A.R. Smith Department of Chemistry

Research in Atmospheric Chemistry

My research is focused on the relationships among atmospheric aerosol chemical and optical properties and their impacts on the solar radiation budget. Aerosols, solid or liquid particles suspended in the atmosphere, remain one of the largest sources of uncertainty in future climate scenarios.  The uncertainty stems from the nature and magnitude of perturbations to the radiative balance of the Earth-atmosphere system caused by aerosol climate forcing.  It is estimated that climate forcing due to aerosols is causing an overall net cooling of the global climate, comparable in magnitude to the warming effect of anthropogenic greenhouse gases.

Aerosol particles are either emitted directly into the atmosphere or formed via heterogeneous chemical reactions from precursor gases of both anthropogenic and biogenic origins. The chemical composition of the aerosols dictates their optical properties and radiative impacts.  The major contributors to aerosol composition in the eastern U.S. are sulfates, nitrates, organic carbon, and elemental carbon. Many of the organic carbon species that make up a significant fraction of the aerosol mass are not well characterized. Organic carbon species scatter sunlight in the visible portion of the spectrum, but tend to absorb ultraviolet radiation. I am particularly interested in characterizing the species comprising the organic fraction of aerosols and quantifying the role they play in the absorption of ultraviolet radiation.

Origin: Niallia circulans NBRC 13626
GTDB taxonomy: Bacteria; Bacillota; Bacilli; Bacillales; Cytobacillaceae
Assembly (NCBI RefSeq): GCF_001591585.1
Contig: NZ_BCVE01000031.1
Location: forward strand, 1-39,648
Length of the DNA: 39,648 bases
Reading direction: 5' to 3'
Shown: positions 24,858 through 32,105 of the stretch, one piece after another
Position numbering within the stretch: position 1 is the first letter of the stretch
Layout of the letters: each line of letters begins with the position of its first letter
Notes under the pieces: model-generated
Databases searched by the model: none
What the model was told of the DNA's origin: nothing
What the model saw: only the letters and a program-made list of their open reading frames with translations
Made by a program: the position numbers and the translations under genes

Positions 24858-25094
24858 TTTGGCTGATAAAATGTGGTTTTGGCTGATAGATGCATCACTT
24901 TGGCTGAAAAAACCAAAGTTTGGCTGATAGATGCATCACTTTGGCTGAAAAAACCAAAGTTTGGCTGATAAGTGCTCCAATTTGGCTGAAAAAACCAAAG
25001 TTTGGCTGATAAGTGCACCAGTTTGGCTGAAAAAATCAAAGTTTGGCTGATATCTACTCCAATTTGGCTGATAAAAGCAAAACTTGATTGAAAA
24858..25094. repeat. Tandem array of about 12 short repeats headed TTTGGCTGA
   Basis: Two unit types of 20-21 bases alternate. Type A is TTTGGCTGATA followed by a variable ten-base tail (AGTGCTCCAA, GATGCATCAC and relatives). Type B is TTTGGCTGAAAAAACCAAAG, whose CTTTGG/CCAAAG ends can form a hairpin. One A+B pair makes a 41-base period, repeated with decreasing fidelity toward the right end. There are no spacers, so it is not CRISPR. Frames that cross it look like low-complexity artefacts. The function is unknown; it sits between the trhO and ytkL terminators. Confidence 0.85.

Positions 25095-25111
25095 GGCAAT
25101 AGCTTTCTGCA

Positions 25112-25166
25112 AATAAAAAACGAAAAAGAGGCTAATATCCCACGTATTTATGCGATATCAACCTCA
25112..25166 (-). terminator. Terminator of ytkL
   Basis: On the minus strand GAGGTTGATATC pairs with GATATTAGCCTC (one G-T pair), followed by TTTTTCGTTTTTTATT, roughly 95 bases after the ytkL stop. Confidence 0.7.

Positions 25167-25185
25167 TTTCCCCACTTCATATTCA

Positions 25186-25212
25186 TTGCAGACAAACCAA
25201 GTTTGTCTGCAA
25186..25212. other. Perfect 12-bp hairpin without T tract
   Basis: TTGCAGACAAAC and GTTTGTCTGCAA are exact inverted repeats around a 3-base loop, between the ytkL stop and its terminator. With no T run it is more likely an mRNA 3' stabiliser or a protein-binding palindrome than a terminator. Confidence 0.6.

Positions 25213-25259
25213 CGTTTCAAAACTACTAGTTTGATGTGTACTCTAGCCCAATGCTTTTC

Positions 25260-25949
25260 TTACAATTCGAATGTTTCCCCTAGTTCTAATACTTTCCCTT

Brett Taubman, Ph.D.
Assistant Professor
A.R. Smith Department of Chemistry
Appalachian State University

B.S., Finance (Penn State)
B.S., Chemistry (Montana State)
Ph.D., Chemistry (U. Maryland)
Post-doctoral (Penn State)

525 Rivers St.
363 CAP Building
Boone, NC 28608
(Office) 828-262-7847
(Cell) 814-330-7705